Sookie is portrayed by Anna Paquin, who won the Academy Award for her role in The Piano when she was a young girl (I think she was 11? I can't quite remember, but I do remember her up on the stage in a little purple velvet outfit and this adorable poofy hat, and she kept giggling instead of giving her acceptance speech, and finally in a Kiwi accent said, "I'd like to thank the Academy" and launched into a very mature speech). Here she's a southern belle who can read people's minds, and occasionally the noise around her turns into what Buffy was hearing on Earshot... so many people talking she can barely keep her head straight. She's learned to control it by stopping where she is, closing her eyes, and concentrating, but sometimes it gets the better of her. When a vampire walks into the restaurant/bar where she works, she's fascinated by him because she can't read his mind, and by looking at him it can turn the other voices off. HIs name is Bill (which earns a guffaw from her, saying she'd expected something a little more romantic) and he's from the Civil War. Stephen Moyer plays Bill with a gentlemanly air, since the last time he walked among humans he was opening doors for ladies in hoop skirts. It's a great premise, watching him try to talk to Sookie, who is in short shorts and a tight t-shirt, chomping on her gum, while he's using old-fashioned language and trying to figure out how to communicate with her.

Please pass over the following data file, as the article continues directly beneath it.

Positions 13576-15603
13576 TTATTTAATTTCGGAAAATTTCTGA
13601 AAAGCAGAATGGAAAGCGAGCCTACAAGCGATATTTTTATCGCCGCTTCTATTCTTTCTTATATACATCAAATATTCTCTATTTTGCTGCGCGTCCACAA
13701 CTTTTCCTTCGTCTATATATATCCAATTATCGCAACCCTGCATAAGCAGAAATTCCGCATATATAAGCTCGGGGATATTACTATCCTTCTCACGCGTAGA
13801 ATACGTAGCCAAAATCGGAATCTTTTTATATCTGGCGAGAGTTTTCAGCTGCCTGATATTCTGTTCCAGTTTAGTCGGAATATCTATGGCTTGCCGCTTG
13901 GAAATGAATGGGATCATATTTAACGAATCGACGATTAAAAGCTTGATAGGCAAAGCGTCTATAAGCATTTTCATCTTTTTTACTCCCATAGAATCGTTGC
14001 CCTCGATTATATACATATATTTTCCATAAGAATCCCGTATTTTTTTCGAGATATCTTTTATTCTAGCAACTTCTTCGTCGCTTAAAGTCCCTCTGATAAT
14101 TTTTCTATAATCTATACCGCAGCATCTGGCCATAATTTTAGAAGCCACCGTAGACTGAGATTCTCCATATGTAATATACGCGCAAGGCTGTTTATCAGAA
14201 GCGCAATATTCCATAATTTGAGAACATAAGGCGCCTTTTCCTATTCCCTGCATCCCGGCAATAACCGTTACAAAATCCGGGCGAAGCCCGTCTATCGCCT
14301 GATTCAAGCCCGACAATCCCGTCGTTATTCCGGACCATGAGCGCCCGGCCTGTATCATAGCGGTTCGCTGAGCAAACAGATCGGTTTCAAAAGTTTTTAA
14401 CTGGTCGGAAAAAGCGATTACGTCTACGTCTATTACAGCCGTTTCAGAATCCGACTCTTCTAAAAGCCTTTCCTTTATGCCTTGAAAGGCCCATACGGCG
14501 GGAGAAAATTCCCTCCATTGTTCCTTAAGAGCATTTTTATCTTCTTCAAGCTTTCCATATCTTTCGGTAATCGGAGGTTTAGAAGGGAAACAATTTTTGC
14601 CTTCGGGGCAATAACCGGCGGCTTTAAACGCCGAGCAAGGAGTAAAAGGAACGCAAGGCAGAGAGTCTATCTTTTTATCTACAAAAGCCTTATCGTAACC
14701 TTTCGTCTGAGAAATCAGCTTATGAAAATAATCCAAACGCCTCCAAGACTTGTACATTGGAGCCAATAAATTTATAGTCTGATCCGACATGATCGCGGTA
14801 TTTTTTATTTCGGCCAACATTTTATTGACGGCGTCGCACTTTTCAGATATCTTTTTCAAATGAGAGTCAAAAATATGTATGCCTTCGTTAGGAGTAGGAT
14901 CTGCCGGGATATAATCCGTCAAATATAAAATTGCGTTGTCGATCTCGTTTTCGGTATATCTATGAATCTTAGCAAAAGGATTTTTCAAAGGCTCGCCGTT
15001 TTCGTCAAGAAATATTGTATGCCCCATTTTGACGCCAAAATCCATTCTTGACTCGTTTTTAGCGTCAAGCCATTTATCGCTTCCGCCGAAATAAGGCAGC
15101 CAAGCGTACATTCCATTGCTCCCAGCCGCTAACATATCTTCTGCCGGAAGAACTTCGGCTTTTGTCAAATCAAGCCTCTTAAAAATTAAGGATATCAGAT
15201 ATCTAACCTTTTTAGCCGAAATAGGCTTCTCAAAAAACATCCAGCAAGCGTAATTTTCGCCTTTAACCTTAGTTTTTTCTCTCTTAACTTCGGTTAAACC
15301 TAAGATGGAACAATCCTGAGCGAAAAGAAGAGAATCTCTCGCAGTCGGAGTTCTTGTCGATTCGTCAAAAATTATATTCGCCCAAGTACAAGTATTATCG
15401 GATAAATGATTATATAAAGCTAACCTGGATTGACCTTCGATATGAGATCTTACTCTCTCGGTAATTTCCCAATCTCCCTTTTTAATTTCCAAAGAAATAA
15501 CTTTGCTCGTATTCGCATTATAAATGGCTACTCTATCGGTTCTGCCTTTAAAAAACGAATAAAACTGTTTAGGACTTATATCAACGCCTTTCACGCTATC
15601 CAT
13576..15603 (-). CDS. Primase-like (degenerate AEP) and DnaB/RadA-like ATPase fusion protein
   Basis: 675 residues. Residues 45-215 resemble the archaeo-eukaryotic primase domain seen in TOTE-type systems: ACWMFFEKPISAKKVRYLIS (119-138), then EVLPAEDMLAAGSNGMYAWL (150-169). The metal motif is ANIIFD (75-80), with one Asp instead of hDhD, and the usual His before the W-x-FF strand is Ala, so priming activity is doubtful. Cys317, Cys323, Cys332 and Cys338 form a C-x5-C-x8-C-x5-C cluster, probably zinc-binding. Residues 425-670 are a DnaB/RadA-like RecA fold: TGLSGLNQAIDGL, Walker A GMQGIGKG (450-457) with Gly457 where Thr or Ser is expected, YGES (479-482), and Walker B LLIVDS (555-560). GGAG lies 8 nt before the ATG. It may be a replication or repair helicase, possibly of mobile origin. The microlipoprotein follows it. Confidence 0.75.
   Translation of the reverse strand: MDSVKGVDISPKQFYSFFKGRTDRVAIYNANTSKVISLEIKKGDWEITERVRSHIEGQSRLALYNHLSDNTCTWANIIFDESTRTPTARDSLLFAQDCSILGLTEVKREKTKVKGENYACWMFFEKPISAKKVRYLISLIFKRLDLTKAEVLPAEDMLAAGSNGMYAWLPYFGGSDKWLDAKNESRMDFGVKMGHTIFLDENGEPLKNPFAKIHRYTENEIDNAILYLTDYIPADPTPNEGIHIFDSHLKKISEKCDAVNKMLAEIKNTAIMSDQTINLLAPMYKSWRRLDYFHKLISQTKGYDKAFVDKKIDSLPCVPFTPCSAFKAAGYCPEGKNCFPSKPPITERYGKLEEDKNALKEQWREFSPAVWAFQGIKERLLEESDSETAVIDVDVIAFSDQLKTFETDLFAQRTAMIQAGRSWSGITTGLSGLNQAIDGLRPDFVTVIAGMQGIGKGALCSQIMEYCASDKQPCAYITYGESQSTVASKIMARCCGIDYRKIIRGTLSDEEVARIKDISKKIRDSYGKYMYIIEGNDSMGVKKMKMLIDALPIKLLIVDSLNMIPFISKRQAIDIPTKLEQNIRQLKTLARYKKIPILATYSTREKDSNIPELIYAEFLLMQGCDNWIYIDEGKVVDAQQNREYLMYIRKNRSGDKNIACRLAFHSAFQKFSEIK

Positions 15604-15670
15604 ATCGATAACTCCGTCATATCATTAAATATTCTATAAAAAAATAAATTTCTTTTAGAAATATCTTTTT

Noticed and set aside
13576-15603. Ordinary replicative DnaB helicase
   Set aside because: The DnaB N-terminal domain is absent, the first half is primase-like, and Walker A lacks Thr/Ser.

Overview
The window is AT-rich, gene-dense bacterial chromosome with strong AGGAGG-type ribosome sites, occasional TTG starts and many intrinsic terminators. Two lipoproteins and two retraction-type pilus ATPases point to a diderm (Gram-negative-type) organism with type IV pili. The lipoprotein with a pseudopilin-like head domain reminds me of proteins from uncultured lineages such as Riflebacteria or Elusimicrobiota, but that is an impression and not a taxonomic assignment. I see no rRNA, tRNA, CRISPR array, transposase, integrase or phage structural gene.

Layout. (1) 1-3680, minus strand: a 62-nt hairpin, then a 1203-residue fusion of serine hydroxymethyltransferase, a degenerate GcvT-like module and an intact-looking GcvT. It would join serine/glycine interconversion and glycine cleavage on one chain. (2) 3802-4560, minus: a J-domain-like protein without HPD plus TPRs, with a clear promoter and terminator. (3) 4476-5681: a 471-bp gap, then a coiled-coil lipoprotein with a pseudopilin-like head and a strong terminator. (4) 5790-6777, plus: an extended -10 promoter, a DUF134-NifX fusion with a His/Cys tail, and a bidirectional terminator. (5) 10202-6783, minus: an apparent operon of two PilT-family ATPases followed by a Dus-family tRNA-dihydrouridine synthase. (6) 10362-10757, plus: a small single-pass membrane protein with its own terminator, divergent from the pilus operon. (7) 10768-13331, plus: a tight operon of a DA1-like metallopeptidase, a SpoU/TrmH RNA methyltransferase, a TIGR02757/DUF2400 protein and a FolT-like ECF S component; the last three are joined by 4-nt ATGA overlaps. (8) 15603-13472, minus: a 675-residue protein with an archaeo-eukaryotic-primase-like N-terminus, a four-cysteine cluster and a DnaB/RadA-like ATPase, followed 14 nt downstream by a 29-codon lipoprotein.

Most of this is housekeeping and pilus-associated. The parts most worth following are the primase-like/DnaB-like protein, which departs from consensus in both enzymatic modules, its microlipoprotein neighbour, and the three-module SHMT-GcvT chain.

Sookie's brother Jason is a vampire hater, as are a lot of people, and he's about as horny as vampires are fangy. Sookie's grandmother, on the other hand, is fascinated by them, and wants to hear about stories from the Civil War, which is her favourite historical era. The show is light, funny, and there are some genuinely scary moments. Each episode ends on a massive cliffhanger that keeps you guessing until the next week (and since I've seen the first two, I need to wait until the 21st to see how this one's going to be resolved!). Someone commented here that the only reason I didn't like Twilight is because it wasn't Buffy, and I'll never like a vampire story that's not Buffy, but in fact, Twilight is possibly the only vampire story I didn't like. True Blood, on the other hand, is everything Twilight isn't: funny, sensual, alluring, and great storytelling.